In the U.K., passing off is sometimes used in claims which would fall under the right of publicity in the U.S. There does seem to be a reasonable prospect of success for a claimant in the U.K. in cases where the deepfake is convincing enough to cause confusion.
Commentators have opined that copyright claims involving deepfakes would be difficult to successfully prosecute in the U.S. because the fair use defense could readily be applied and because deepfakes are inherently an alteration of something else.
In the U.K., the more tightly defined fair dealing defenses may prove less helpful to defendants. As things stand, there is a lack of case law testing whether copyright claims will succeed in the deepfake space.
Much is still unknown about how successful various causes of action will be in the deepfake space and we will have to wait and see how courts decide to deal with this growing problem. In the meantime, a great deal of uncertainty exists as to how those affected by deepfakes can restore damaged reputations.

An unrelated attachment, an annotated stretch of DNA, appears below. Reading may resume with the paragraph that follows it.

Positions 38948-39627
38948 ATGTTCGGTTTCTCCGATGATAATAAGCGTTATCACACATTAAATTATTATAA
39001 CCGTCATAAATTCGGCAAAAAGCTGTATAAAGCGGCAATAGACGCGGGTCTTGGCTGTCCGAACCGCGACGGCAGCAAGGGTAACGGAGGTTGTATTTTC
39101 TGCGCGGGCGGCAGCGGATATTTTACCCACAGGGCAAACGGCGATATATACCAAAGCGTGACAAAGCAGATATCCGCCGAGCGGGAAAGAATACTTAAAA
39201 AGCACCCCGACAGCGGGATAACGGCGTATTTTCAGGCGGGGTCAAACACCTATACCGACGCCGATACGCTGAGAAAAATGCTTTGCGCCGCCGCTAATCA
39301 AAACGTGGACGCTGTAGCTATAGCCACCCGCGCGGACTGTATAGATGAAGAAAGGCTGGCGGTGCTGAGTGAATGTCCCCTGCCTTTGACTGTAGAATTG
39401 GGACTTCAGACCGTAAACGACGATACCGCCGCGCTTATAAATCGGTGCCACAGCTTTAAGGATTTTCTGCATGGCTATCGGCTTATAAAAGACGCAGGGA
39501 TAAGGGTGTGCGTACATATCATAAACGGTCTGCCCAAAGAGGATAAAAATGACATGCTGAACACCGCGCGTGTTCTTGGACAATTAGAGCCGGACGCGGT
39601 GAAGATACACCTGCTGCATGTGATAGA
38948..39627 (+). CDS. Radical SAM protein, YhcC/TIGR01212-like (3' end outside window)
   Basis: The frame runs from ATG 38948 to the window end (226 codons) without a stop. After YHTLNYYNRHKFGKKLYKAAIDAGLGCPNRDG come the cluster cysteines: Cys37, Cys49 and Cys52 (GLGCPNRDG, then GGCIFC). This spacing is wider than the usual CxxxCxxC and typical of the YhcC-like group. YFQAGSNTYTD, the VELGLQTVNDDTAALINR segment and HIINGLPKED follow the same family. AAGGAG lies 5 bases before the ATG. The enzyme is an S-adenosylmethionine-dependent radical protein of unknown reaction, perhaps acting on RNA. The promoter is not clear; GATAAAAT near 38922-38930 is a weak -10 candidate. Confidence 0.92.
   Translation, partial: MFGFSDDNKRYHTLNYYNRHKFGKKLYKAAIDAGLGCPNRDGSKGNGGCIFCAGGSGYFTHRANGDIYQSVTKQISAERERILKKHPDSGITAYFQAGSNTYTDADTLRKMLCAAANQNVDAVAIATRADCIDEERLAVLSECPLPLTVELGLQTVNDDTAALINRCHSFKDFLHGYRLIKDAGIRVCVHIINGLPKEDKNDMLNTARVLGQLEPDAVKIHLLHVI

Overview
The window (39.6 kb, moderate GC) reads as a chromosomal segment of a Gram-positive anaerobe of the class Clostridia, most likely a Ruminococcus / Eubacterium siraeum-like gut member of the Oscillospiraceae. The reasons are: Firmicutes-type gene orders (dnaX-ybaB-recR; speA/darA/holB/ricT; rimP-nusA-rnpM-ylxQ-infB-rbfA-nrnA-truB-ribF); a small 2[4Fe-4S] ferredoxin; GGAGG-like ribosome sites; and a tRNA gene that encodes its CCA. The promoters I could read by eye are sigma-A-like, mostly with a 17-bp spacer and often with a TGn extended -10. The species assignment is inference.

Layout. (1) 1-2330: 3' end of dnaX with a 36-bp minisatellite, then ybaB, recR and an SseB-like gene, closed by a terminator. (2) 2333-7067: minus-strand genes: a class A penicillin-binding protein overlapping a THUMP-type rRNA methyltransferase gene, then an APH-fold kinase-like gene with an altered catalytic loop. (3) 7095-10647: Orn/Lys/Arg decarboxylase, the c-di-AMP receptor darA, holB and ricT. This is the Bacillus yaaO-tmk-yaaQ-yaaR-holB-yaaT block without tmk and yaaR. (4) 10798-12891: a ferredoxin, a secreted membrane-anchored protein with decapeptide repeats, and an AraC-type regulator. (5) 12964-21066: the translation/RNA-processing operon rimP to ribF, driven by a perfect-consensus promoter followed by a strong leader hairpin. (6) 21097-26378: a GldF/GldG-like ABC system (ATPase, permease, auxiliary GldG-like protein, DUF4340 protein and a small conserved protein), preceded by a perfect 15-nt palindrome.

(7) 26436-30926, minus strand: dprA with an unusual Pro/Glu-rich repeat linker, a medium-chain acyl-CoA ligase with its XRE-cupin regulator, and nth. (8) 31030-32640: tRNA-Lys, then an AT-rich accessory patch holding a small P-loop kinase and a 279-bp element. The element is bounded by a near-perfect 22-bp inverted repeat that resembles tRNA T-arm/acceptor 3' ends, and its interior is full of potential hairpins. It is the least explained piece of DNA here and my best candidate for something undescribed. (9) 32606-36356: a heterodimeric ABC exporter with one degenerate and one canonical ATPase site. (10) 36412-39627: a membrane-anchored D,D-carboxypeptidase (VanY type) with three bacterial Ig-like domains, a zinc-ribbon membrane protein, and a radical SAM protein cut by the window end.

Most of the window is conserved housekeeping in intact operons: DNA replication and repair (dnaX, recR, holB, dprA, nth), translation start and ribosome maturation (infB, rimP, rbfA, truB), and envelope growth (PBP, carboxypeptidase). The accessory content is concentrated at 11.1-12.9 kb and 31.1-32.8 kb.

This column does not necessarily reflect the opinion of The Bureau of National Affairs, Inc. or its owners.
Carolyn Pepper is a partner in Reed Smith’s London office. She focuses on commercial litigation and disputes, media and intellectual property matters, including social media, trade mark, copyright, breach of confidence, libel, privacy, and advertising.
Peter Raymond is a partner with Reed Smith in New York. He focuses on intellectual property and commercial litigation and represents companies on disputes related to false advertising, unfair competition, copyright and trademark infringement, trademark dilution, and invasion of rights of privacy and publicity.
Jonathan Andrews is an associate with Reed Smith in London. He advises clients on a range of transactional and litigation matters, from due diligence to copyright and contractual disputes, and advises on diversity and inclusion strategy.
Talia Fiano is an associate with Reed Smith in New York. She has worked on a wide range of complex matters in state and federal courts, including contract, labor and employment, trade secret, trademark and copyright disputes.